Get an extension if you need it

The world’s best planning is no match for the unexpected twists and turns of life, and sometimes you just need a little extra time. If the tax deadline is approaching a little too quickly, and you expect you might be late, go ahead and file for an extension. A tax extension gives you a six month cushion and filing won’t be due until mid-October.

Make a personal info cheat sheet

In advance of the tax deadline, you should make a list of important, relevant personal information. While you can probably remember your SSN and DOB, can you recall the date you bought your vacation home? What about your kids’ SSNs? Information like this, and much more, will be required when you file taxes, so it’s best to collect it beforehand and keep it all in one safe place.

Collect financial records

Tax season requires a lot of paperwork, and this is especially true when it comes small business owners. If you own a business you will be required to present various financial records or run the risk of an audit. Some common documents that all entrepreneurs should have on-hand include: bank statements, payroll documents, your tax return from the previous year, and asset purchase documents.

Review your W-4

It’s possible that some of your tax information has changed since you filled out your W-4 at your job orientation. Many people fall into the trap of withholding too much or too little due to an outdated W-4. If your status, number of dependents, or any number of tax criteria have changed since you first filled out your W-4, it might be time to update it.

Make a list of expenses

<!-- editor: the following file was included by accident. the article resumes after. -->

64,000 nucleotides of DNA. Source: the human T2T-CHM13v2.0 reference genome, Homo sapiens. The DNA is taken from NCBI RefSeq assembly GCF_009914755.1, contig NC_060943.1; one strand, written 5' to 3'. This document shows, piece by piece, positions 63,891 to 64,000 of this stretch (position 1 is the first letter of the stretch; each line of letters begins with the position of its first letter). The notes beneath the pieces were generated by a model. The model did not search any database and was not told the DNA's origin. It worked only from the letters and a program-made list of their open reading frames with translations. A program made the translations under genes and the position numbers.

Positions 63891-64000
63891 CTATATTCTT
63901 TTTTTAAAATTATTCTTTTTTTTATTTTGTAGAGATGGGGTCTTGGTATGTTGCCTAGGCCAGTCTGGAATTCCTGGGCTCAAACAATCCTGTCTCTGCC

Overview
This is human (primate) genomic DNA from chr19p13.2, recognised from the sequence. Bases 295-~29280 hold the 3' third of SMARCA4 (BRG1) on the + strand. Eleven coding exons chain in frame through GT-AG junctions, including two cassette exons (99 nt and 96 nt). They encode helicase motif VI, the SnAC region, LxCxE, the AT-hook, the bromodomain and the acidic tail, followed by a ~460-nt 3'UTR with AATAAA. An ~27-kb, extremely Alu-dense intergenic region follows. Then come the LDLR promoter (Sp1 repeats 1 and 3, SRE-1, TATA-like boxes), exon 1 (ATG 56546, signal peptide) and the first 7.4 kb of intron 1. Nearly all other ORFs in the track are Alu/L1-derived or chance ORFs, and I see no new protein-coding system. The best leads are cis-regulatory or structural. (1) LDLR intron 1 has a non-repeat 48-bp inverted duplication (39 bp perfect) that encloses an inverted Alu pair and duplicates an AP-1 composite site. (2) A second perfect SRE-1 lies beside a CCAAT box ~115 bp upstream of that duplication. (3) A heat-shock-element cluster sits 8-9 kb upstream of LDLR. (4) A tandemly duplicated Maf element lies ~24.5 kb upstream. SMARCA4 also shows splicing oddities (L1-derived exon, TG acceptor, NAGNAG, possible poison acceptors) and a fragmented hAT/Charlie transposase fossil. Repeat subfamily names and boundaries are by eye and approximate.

Much like deductions, expenses reduce your taxable income, but exemptions come with far less restrictions. These important tax items come in several forms, such as child exemptions or local exemptions, but can get tricky when it comes to self-employment exemptions. If you are a freelance employee, tax exemptions are a crucial part of tax season. Nearly anything used for work can be exempted — from your car to your home utility bill — as long as you can prove it. This is where making a list, and safeguarding receipts will come in handy.

Stash some extra money just in case

According to the IRS, over 8 million Americans owed back taxes. This means, instead of cashing in on a tax return, they actually had to pay. This is common for many reasons: underwithholding, underestimating self-employment taxes, or filing late. Whatever the reason might be, many people end up owing the IRS, and you don’t want to be caught off guard. Consider stashing a little bit of extra in your savings account in case this happens to you.

Contribute to your IRA

If you have some extra money, put it away in a roth or conventional IRA. This will both reduce your taxable income and help build your nest egg. The maximum contribution you can make is $5,500 (or $6,500 if you are over 50 years old).

Just breathe

Remember, tax season is only as stressful as you make it. Practice some controlled breathing, maybe a little meditation, and you will survive. In most cases, you will come out the other side of tax season a couple thousand dollars richer — as long as you follow the guidelines outlined above.